What is the nature of the Constitution, why does it command obedience, and what is the role of the Court in interpreting it?
Originalism presumes that historical intent is a fact, like a physical artifact waiting to be unearthed, but it is often hard to dig up the truth about an event two hundred years in the past. When the authors and ratifiers of the First Amendment thought of freedom of speech and freedom of press, they could only have in mind some idea of freedom of speech and press—literally—because speaking and printing were the only forms of communication available. How do we translate that understanding to the regulation of, for example, readily accessible pornography on the Internet or pervasive commercial advertising on television?
In the end, the choice between originalism and nonoriginalism and among their many variations is a choice based on political theory: What is the nature of the Constitution, why does it command obedience, and what is the role of the Court in interpreting it? These are difficult questions to resolve, and history does not answer them for us. Indeed, constitutional historians argue that the framers themselves were not originalists. Lawyers and statesmen in the late eighteenth century did not hold a conception of fundamental law as the positive enactment of a legislative body, such as a constitutional convention, whose understanding in enacting the law should guide its interpretation.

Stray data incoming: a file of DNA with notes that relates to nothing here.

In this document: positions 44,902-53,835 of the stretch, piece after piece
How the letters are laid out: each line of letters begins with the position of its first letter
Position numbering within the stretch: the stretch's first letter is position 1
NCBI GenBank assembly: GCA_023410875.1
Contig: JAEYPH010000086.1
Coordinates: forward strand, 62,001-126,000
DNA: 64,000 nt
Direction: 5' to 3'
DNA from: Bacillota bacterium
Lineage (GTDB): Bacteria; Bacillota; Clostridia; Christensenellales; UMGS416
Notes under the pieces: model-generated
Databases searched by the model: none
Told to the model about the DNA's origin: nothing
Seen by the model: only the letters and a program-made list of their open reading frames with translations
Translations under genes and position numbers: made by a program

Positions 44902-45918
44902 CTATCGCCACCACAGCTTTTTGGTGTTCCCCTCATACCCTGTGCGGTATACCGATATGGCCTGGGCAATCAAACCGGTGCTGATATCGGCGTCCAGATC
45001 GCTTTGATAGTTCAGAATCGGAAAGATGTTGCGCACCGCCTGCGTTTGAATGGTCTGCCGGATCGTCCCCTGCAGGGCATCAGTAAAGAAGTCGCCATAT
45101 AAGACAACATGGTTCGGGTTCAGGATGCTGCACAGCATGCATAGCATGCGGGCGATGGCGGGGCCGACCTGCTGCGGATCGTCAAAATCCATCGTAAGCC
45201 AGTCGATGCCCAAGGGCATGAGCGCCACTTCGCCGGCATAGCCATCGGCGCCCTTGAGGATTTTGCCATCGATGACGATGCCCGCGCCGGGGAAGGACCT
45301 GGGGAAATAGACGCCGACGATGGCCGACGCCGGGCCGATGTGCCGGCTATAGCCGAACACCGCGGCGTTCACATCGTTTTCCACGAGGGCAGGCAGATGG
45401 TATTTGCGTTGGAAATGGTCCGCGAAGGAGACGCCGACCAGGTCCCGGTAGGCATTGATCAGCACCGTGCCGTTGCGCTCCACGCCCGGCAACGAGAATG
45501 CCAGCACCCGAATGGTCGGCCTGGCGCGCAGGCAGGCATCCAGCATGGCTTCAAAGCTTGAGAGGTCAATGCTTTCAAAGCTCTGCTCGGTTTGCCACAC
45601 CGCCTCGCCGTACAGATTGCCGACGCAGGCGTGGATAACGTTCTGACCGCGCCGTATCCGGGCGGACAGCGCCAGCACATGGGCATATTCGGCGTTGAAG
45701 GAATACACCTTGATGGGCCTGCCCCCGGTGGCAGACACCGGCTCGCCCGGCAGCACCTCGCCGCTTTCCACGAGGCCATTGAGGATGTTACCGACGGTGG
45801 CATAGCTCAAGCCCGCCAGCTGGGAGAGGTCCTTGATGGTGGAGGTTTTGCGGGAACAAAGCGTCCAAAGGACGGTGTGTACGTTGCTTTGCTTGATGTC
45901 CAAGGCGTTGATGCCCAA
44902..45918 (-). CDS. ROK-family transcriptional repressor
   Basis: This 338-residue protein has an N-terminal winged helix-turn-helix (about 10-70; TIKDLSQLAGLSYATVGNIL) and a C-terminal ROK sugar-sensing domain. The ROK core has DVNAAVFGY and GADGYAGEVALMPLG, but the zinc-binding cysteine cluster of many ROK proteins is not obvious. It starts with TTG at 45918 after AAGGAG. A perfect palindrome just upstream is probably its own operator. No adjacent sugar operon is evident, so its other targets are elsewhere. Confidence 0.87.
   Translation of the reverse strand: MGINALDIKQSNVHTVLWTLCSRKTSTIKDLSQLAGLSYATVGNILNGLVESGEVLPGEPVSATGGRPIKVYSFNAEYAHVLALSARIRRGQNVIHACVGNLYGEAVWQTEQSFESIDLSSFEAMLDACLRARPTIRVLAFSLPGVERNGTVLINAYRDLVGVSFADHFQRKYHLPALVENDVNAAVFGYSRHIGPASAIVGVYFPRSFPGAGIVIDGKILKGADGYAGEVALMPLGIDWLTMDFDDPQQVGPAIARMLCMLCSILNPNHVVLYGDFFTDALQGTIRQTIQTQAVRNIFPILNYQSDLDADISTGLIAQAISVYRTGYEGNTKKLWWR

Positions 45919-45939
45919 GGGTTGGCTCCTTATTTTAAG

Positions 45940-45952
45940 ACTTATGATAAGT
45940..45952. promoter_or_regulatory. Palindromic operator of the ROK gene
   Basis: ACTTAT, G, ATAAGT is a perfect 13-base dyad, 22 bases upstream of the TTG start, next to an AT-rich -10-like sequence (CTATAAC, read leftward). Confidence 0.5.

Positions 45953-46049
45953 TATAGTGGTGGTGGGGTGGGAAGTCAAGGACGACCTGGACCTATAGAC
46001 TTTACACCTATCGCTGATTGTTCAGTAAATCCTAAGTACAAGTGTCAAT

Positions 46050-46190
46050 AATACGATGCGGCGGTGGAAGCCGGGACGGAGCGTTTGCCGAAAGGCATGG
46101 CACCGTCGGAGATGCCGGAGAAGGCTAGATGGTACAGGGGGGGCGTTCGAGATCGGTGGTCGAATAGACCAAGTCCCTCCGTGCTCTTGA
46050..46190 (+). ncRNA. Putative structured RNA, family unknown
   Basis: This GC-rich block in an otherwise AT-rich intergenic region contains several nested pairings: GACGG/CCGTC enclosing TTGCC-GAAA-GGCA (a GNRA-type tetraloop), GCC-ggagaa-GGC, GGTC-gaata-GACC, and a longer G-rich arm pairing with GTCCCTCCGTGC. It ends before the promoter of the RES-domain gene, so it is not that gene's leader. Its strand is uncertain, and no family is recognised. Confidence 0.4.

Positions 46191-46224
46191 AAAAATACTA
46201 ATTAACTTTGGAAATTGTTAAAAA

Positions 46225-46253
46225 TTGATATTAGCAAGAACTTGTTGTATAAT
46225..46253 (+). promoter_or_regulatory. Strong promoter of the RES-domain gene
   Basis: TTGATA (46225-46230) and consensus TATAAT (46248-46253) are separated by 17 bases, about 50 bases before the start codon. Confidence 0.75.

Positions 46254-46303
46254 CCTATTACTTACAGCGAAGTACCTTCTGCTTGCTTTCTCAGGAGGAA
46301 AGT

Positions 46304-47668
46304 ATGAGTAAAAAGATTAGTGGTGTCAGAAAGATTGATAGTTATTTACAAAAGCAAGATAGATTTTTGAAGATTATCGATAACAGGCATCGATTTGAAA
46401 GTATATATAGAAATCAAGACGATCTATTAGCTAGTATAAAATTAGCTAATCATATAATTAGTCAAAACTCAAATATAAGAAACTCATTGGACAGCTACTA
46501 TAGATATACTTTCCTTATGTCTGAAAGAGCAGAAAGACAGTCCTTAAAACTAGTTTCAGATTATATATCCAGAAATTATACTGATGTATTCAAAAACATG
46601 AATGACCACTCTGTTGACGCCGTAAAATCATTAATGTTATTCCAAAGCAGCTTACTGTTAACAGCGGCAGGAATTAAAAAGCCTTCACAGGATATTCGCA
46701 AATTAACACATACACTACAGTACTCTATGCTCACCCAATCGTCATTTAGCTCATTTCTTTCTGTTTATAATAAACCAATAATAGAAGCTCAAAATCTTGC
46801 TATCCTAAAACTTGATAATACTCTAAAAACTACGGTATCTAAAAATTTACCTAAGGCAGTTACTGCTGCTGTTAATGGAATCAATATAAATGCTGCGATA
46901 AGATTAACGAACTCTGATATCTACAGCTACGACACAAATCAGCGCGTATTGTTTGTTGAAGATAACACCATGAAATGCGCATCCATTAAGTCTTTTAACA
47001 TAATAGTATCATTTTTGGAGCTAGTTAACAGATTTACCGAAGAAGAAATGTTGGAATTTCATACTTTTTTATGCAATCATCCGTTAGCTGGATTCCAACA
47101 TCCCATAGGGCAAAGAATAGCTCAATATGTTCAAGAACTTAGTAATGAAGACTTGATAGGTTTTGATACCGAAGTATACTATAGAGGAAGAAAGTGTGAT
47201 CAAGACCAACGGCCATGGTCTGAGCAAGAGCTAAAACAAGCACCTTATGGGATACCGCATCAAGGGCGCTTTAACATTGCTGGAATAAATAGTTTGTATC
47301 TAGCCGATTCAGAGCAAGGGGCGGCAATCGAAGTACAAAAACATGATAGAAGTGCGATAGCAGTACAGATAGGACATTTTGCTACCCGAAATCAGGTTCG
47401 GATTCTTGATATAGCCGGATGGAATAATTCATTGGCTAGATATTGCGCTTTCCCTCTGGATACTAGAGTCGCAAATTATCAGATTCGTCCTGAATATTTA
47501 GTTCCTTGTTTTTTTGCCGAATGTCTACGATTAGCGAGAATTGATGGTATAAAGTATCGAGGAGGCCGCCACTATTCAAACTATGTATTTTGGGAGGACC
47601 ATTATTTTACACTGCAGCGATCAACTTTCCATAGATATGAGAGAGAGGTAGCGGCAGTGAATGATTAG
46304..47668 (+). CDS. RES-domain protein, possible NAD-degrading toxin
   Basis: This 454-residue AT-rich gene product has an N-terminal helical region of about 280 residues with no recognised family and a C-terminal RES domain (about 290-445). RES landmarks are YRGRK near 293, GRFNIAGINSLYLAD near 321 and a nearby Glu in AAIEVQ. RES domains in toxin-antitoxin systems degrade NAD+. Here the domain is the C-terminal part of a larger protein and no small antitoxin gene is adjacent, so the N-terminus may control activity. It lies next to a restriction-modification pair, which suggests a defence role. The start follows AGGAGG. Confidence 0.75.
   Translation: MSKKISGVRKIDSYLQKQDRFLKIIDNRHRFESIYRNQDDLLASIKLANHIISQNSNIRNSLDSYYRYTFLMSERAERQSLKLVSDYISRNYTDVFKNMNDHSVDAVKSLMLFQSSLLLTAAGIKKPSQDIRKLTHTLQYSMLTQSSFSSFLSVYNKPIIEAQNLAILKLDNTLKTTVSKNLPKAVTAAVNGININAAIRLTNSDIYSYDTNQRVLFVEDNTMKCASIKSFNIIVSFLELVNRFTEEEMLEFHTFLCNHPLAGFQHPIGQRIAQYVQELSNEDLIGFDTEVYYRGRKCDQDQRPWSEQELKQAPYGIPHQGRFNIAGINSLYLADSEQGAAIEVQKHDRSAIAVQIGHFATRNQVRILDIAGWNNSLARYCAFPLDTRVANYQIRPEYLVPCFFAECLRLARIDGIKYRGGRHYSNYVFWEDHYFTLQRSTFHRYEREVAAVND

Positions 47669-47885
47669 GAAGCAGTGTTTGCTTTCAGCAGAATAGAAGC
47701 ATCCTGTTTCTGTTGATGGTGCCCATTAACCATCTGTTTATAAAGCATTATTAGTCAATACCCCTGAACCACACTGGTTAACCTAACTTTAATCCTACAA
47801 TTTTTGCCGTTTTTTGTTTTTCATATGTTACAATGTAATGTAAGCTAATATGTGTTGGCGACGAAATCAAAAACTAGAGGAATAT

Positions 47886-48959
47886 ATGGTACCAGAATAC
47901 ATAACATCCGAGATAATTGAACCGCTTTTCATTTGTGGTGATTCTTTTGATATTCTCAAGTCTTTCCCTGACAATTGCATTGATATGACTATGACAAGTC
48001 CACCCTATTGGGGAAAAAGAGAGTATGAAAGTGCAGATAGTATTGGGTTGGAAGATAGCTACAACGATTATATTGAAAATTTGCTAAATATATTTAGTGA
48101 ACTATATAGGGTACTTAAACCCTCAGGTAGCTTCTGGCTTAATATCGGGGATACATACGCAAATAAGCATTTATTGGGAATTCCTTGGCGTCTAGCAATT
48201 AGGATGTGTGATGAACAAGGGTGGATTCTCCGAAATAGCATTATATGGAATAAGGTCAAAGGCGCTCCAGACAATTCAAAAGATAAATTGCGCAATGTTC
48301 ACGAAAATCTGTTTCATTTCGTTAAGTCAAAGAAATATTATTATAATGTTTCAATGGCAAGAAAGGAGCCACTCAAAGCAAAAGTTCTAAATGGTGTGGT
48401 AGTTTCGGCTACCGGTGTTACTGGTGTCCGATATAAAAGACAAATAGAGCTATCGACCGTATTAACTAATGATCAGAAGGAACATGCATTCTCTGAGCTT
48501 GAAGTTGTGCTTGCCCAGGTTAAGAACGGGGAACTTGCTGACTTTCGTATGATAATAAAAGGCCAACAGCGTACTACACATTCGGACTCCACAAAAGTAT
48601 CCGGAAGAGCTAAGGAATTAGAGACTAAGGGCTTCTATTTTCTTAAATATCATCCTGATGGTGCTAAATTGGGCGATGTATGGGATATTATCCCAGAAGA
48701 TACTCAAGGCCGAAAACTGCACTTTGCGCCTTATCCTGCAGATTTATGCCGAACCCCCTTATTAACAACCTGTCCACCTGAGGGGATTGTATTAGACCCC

Does this leave constitutional interpretation at the point where we simply say that it’s all up to the justices’ points of view and that they can read into the Constitution their own political views and personal preferences? Yes and no. “Yes,” in the sense that no plain meaning of the text, historical evidence, or objective principles determine their decisions. And “no,” in the sense that a justice is not completely free to reach any decision on any basis he or she wants.
This brings us back to the idea that constitutional law is as much a language and a process as a body of rules and rights. The words of the Constitution and the ways it has been understood, interpreted, and argued about inside and outside the courts provide the language the justices must use in interpreting and applying the Constitution.
When it is taken seriously and pursued in good faith, constitutional interpretation becomes a model of principled debate on important social issues. It can be conducted at one level removed from immediate political controversies, making it easier to consider consequences, construct principles, and analogize to other situations—the kinds of things the legal process is best at.
Too often, of course, constitutional debate is not carried on at this level. Instead, it becomes one more vehicle for the expression of preconceived beliefs. Because the Constitution is subject to varying interpretations, justices and others can select the interpretation that best fits the conclusion they wish to reach without engaging in a serious process of interpretation.